for food producing, floriculture, fruits and vegetables and contract

        farming sectors.

   •    Export finance for a wide range of agro-based products including

        basmati rice, wheat, sugar, coffee, maize, cattle feed, groundnut kernels,

        herbal extracts, cashew, sesame seeds, mushrooms.

   •    Export markets for above mentioned products included USA, Japan,

        Korea, Singapore, South Africa and UAE.

   •    Exim bank has strengthen its linkages with relevant organisation in the

        sector such as NABARD, APEDA, Agriculture Finance Corporation

        Ltd., Central Food Technological Research Institute, National

        Horticultural Board and Small Farmer’s Agri Business Consortium

        which help to leverage their respective strengths with a view to future

        augmenting exports of agricultural products from India.

     •   The bank has been conferred with the 2005 ‘trade development award’.

         The award is in the recognition of the banks export marketing services

         programme that proactively creates the enabling environment for Indian

         firms to explore newer geographies leveraging upon banks extensive

         institutional and trade linkages, its reach, access and credibility to serve

         as the marketing arm of select Indian companies effectively utilizing the

         banks overseas offices. The bank had been conferred with this award in

         the years 2002 and 2004 also.

     •   The ADFIAP Awards Board this year has also bestowed upon the

         Chairman and Managing Director of Exim bank, a special “Plaque of

         Merit” in recognition of his leadership role in moulding the bank into a

         dynamic and innovative organisation, contributing to india’s trade with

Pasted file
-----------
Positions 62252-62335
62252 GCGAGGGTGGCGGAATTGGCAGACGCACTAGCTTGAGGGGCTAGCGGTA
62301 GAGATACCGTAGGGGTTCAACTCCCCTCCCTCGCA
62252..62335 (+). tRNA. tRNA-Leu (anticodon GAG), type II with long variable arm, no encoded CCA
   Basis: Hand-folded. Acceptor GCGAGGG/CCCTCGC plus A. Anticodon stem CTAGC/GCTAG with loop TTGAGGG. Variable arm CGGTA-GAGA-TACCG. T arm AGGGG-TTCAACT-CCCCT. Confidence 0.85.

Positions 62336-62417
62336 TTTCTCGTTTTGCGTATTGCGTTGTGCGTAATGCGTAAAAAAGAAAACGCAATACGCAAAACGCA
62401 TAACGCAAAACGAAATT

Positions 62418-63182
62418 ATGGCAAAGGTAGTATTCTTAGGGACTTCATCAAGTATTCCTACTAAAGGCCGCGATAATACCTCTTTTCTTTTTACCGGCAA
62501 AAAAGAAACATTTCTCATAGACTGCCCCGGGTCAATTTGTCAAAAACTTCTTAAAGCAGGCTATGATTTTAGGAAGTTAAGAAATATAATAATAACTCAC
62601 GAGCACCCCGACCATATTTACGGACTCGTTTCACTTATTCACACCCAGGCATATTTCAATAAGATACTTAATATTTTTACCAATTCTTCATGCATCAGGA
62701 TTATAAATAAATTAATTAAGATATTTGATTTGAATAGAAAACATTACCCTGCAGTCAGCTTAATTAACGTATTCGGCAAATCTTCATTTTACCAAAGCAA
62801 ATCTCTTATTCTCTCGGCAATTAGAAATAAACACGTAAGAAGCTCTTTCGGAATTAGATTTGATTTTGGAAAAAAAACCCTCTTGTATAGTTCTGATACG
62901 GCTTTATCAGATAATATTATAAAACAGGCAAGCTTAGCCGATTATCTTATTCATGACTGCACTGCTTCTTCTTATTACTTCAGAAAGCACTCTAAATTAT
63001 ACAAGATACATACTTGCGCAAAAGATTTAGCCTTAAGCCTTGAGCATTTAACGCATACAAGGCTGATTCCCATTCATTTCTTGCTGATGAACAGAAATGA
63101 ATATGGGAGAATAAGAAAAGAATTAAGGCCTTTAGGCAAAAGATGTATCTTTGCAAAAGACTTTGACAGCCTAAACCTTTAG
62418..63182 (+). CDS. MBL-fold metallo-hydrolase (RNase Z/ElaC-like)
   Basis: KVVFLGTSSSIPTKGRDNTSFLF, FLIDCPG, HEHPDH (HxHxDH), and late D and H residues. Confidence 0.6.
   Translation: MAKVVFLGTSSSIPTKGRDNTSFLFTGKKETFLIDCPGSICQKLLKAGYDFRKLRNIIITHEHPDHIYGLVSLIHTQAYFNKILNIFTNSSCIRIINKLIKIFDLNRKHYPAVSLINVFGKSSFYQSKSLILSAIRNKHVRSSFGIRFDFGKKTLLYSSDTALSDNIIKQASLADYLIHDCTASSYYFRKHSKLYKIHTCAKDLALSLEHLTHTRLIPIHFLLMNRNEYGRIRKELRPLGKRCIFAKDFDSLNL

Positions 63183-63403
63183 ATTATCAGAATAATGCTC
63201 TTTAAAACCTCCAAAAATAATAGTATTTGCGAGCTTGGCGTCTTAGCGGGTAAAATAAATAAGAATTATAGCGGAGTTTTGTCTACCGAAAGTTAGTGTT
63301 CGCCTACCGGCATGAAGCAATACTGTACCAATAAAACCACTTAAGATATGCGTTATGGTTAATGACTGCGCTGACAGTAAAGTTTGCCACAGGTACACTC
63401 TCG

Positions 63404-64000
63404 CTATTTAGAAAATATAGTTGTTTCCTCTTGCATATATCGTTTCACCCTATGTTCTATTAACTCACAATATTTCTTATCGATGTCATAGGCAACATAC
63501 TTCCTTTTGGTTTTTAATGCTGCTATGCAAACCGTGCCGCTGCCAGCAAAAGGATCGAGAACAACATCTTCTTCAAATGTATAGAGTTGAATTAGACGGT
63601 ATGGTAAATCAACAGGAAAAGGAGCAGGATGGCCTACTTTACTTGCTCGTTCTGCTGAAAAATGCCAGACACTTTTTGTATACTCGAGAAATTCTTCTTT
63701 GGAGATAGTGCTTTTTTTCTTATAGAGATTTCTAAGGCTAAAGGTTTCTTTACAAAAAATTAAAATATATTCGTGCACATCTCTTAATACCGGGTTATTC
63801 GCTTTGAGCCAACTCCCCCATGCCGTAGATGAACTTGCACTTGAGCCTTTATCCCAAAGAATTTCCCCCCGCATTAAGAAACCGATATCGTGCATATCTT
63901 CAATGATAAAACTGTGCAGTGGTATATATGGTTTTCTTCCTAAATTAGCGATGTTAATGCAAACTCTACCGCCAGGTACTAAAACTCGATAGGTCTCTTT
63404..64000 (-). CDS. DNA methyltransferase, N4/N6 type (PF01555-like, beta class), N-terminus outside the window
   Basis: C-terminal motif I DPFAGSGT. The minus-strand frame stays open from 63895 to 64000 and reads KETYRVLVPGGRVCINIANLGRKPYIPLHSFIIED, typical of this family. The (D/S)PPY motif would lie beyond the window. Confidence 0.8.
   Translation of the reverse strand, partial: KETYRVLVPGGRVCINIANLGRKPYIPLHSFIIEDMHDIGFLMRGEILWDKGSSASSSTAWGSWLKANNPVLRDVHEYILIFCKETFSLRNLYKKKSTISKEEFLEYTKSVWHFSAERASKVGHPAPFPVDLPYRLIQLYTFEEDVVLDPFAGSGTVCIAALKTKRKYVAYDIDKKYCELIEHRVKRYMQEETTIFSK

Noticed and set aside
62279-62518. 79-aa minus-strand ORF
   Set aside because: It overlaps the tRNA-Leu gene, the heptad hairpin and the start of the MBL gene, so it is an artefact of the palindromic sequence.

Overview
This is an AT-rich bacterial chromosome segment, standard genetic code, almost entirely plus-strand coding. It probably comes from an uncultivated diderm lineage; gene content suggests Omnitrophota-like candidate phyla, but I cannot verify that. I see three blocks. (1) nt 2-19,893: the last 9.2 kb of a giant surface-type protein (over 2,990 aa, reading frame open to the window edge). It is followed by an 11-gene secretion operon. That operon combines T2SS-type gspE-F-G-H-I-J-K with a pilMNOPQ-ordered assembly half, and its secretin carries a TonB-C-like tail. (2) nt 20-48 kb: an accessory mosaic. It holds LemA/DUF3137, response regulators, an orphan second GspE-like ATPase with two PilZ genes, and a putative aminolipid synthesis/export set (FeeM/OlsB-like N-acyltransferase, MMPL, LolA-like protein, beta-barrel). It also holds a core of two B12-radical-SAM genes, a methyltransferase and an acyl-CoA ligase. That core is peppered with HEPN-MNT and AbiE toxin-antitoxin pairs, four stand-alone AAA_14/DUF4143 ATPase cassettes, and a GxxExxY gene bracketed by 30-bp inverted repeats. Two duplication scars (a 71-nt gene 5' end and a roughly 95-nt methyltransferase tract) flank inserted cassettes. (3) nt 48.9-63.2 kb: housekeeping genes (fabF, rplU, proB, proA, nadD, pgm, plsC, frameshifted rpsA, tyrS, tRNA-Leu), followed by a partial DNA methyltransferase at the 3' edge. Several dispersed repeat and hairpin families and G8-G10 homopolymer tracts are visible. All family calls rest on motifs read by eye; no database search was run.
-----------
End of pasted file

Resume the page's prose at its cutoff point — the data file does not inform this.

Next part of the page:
the world.

5.   Business for the year

Contracts secured

     •   During the year,570 export contracts aggregating Rs7945 crores’

         covering 64 countries were secured by 198 Indian exporters with Exim

         banks support as against 164 contracts valued at Rs7543 crores covering

         48 countries secured by 96 Indian Exporters during the previous year.
    •    Export contracts secured during the year consisted of 11construction

         contracts valued at Rs1490 crores, 11service contracts valued at Rs

         263crores,526 supply contracts valued at Rs 3852crores and 22 turnkey

         contracts valued at Rs 2340crores.

    •    Construction contracts included water transmission system in Oman,

         rehabilitation of roads in Afghanistan; laying of sewerage line in Saudi

         Arabia; construction of coffer dams in Qatar; contract for gas

         transmission pipeline project in Bangladesh and construction of

         fabricated LNG vessels in Equatorial Guinea.

    •    During the year, the Bank extended sixteen LOCs, aggregating US$ 423

         million to support export of projects, goods and services from India.

    •    Forty four LOCs covering sixty eight countries, with credit

         commitments aggregating US$ 953 million are currently available for


Funded / Non-funded facilities

    •    Loan sanctions aggregated Rs. 15853 crores under various ;landing


    •    Disbursement aggregated Rs. 11435 crores during the year 2004-05.

    •    Loans Assets increased 24% moving upwards to Rs. 13410 crores as on

         March 31, 2005.

    •    Bank sanctioned and issue guarantees aggregating Rs. 1589 crores and

         Rs. 1660 crores respectively.

    •      Profit before Tax stood at Rs. 314 crores as compared to Rs. 304 crores

           during the previous year.

    •      The profit after Tax amounted to Rs. 258 crores as compared to Rs. 229

           crores during previous year.

    •      Bank has made a provision of Rs. 56 crores towards income tax.

    •      Net wroth of the Bank increased to Rs. 2512 crores from Rs. 2143



    •      Rs. 65.44 crores will be paid to the Central Government as dividend for

           2004-05, as compared to Rs.47 crores for 2003-04.








Name: - Shraddha k. Khandhadia

Roll no: - 4

Sub: - Management of Banks and Financial


(Management of Banks)

Project on: - EXIM BANK

Class: - IIIrd Year

Specialization: - Finance (MFM)

College: - Vasantdada patil pratishthan’s institute

of management studies